Seminole Indian Dolls

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wikicollecting

2015-06-26 10:48:11

Seminole Indian dolls were crafted by members of the Native American Seminole tribe. Although originally the tribe was from Florida, today the tribe also resides in Oklahoma.

Brief history and description

The dolls were typically crafted from cloth-wrapped palmetto leaves and fiber husks and stuffed with cotton, and were designed to resemble the clothing and hairstyles of traditional male and female Seminoles.

Small dolls were approximately two inches in height, while the larger dolls were between 10 to 18 inches in height. The dolls were commonly dressed in colourful patchwork clothing and black cloth headdresses, and some female dolls may have featured tiny beaded earrings or necklaces.

Mary B. Billie was one of the notable Seminole dollmakers, who learned the craft from her mother at the age of 17.

Guide for collectors

Items which were crafted by Mary B. Billie tend to be the most popular and highly sought-after among collectors.

Some authentic Seminole dolls may also have a handmade tag stitched to the back of the item which reads "Indian Doll, Florida Seminole."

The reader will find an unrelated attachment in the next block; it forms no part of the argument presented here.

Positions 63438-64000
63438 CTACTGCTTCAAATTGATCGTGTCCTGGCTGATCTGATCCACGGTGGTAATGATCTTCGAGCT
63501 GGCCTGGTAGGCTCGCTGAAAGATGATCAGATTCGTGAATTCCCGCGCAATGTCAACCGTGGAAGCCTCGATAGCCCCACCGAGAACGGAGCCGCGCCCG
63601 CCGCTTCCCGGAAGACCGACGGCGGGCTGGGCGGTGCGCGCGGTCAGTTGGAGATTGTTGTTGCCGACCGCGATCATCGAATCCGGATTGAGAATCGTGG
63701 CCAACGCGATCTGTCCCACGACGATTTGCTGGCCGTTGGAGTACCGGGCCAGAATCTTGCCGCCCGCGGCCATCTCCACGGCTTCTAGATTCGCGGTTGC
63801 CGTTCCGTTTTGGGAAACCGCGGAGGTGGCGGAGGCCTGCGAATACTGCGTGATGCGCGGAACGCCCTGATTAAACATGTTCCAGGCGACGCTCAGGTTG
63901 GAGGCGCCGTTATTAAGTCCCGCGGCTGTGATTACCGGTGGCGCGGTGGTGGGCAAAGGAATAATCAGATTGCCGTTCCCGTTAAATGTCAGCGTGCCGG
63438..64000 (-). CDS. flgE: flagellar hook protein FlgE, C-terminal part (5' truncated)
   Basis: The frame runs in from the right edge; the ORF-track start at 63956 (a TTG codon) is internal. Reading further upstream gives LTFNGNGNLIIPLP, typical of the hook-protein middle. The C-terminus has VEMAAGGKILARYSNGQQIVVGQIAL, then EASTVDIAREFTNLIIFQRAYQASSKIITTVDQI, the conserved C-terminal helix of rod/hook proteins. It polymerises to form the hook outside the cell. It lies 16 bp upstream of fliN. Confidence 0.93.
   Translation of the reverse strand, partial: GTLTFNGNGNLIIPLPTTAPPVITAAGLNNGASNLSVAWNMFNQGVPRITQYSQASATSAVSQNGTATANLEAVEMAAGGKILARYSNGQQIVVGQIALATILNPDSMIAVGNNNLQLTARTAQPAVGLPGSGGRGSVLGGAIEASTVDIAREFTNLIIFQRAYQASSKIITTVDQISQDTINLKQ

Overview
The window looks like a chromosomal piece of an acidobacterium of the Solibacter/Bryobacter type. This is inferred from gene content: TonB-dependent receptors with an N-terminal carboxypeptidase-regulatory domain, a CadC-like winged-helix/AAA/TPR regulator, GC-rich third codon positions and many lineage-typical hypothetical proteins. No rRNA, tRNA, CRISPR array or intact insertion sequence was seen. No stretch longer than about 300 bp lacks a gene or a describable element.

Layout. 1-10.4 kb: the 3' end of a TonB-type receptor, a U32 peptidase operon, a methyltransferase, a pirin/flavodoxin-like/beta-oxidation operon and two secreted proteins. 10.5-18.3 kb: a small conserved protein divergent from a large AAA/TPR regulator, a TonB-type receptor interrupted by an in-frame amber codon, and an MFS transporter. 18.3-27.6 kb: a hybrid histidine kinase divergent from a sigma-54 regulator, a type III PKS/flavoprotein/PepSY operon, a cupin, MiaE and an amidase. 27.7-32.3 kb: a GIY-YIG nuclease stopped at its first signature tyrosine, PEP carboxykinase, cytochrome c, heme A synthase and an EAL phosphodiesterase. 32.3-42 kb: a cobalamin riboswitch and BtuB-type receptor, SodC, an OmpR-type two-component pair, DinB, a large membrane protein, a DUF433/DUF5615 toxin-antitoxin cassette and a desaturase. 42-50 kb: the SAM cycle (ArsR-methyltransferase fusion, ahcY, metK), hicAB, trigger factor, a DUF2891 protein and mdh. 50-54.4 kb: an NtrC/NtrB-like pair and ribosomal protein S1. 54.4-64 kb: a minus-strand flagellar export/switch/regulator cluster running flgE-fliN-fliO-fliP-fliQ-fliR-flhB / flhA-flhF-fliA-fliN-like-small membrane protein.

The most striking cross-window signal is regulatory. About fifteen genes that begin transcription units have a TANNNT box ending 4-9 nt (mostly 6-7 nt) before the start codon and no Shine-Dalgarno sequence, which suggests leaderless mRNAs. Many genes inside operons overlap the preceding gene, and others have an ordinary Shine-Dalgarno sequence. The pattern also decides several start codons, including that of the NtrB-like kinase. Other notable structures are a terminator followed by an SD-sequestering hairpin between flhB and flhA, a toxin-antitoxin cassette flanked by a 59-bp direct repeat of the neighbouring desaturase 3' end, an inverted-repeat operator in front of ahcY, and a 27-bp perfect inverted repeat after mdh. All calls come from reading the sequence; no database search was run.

Replacing the doll's original clothing is not recommended.

For more information visit the official websites of the Seminole Nation of Oklahoma or the Seminole Tribe of Florida. Other excellent resources include the Native-Languages.org website, and the Ah-Tah-Thi-Ki Museum website is dedicated to preserving the knowledge of Seminole traditions as well.

Value

Cowan's Auctions in Cincinnati, Ohio sold two Seminole dolls (one male and one female) made of palm fiber and wearing vibrant patchwork clothing (11.25" in height) for $748 in September of 2004.

Skinner in Massachusetts sold a lot of 26 male and female Seminole dolls (circa 20th century) for $375 in January of 2011.

Old Barn Auction in Findlay, Ohio sold:

  • A female doll (circa 1950) for $100 in October of 2011.
  • Two dolls (circa 1930 to 1940) for $80 in October of 2011.
  • One female doll (circa 1960s) for $20 in October of 2011.
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